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BAM Intelligence

Managing Your Human Capital Risk for the Long Haul

By Michael J. Evans

If your life’s calling were an automobile, which would you be: A fast-paced Ferrari, tech-savvy Tesla or stalwart Subaru? Whether your career — your “human capital” — is turbo charged or fuel efficient, it’s important to integrate its potential risks and rewards with those found in your personal investments to achieve a smoother financial ride.

Considering Your Human Capital

Your human capital is the asset you bring to your overall wealth in the form of income-generating opportunities. BAM ALLIANCE Director of Research Larry Swedroe offered some insights on planning for human capital as an integral component of your wealth in an August 2013 CBSNews.com blog: “Not only do we need to define the magnitude of one’s human capital, but we also need to consider its variability. Some businesses and professions are highly cyclical.” He also noted, “Other professions have very stable incomes as their ability to generate income has little or no correlation to the economic cycle.”

As examples of each, contrast the relatively stable career of an Ivy League professor to that of a professional athlete. High-energy corporate executives, business owners and other professionals also fall into the category in which their careers are often highly correlated with stock market and economic downturns. In other words, if the markets and/or economy plummet, odds are their careers will be jeopardized as well.

The solution is to offset your human capital risks with an investment portfolio that’s been customized to lower these usual correlations. If your human capital is highly correlated to market or economic cycles, consider taking less equity (stock) risk and more fixed income (bond) stability. Vice-versa if you are in a less cyclical career.

Investing Your Human Capital

There also are the proceeds of your human capital to consider. As career opportunities pay off in the forms of salaries, bonuses and other types of compensation, you rightfully look for ways to invest these. Or, often, those “ways” come looking for you in the form of stock options (employee stock ownership plans), private placement preferred loans, company stock and a variety of outside investment ventures.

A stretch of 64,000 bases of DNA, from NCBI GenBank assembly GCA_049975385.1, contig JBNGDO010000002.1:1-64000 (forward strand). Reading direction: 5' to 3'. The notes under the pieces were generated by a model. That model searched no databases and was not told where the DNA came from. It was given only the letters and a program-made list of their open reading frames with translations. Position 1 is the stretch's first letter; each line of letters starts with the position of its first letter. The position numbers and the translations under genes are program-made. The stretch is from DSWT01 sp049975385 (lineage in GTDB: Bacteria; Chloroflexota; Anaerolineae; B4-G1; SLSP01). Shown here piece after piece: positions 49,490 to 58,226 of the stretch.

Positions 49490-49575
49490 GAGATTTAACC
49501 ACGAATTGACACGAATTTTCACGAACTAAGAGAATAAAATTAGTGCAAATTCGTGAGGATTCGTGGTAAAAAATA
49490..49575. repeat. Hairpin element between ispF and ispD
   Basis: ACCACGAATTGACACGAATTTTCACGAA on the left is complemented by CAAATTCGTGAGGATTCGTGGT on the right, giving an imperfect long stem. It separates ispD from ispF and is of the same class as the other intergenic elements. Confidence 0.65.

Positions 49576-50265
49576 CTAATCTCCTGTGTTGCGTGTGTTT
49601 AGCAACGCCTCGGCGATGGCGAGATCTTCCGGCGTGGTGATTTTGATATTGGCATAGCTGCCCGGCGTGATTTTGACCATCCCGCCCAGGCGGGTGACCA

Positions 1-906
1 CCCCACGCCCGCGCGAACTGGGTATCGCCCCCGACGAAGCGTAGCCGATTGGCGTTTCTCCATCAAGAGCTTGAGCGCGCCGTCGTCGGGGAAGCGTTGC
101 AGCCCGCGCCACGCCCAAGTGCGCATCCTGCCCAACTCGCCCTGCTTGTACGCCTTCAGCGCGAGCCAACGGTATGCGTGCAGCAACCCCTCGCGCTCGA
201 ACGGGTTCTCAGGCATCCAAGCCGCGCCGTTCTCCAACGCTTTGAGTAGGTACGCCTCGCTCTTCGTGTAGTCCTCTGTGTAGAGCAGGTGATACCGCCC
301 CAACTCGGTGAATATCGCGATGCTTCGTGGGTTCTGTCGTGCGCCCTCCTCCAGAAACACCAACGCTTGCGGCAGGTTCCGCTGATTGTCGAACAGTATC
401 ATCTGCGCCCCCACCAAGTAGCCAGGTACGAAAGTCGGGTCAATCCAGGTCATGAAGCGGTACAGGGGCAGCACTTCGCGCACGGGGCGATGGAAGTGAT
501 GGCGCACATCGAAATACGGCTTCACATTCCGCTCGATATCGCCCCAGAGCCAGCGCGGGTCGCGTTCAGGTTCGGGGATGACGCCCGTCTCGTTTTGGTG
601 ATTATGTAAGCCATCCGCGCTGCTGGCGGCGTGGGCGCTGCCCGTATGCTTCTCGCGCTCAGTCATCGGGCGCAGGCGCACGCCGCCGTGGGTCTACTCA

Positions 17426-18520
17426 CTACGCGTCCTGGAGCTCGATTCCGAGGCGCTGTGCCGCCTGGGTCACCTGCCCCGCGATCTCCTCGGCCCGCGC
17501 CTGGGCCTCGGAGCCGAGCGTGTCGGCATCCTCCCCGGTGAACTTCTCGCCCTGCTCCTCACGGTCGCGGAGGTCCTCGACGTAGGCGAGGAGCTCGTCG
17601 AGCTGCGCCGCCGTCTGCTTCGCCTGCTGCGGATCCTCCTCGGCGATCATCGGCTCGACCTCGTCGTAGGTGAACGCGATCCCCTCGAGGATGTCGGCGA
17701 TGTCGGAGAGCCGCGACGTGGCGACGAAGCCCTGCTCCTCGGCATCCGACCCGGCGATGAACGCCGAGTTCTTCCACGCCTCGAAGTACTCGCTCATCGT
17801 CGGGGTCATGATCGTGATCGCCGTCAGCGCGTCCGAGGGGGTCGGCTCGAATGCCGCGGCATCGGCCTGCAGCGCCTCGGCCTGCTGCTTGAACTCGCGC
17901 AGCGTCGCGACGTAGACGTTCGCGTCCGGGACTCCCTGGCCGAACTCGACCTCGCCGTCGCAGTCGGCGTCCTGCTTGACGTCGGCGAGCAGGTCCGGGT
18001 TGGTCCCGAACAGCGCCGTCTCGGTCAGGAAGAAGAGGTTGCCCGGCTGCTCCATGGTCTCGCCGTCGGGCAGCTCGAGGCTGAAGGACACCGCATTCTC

The catch is, many of these “opportunities” can be booby-trapped with high doses of single-holding risk. As long as your company is on a roll, you may feel that your company stock is golden. In reality, you have little control over macroeconomics, business decisions and a host of other factors that could spell the end of the road if your wealth is overly concentrated there. You can’t know the unknowable, so there’s not much you can do to prevent the day that your company announces its stock has plummeted due to an unforeseen event. Suddenly, your investment vehicle has stalled, if not gone into reverse.

Diversify Your Investments

That’s the cautionary news. Fortunately, there’s good news, too. You actually have a great deal of control over preserving your personal wealth by harnessing the powers of diversification and asset allocation. Properly diversifying your personal wealth around the world and away from your company holdings is usually sound advice for investors from all walks of life and especially sound for those in high-end careers.

In other words, that crash-tested Volvo of a low-cost, evidence-based and globally diversified investment portfolio may seem ho-hum compared to glamorous stock options and hot real estate ventures, but it’s far more likely to adeptly transport you to your desired destination.

Learn more about The Cogent Advisor, LLC

The opinions expressed by featured authors are their own and may not accurately reflect those of the BAM ALLIANCE. This article is for general information only and is not intended to serve as specific financial, accounting or tax advice.

© 2014, The BAM ALLIANCE

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Michael J. Evans is founder of The Cogent Advisor, an independent member of the BAM ALLIANCE.

Prior to founding The Cogent Advisor, Michael was a veteran commodities trader on the Chicago Mercantile Exchange for more than 20 years. He remains a proud member of the exchange.

Michael currently serves on the DePaul University College of Commerce Finance Advisory Board as well as the Lane Tech Alumni Association and The Irish Fellowship Club of Chicago. He holds a bachelor’s degree from the DePaul University College of Commerce and completed the graduate certificate program in Financial Planning at DePaul.

Visit Michael’s blog, The Cogent Advisor
Follow Michael on Twitter, @CogentAdvisor

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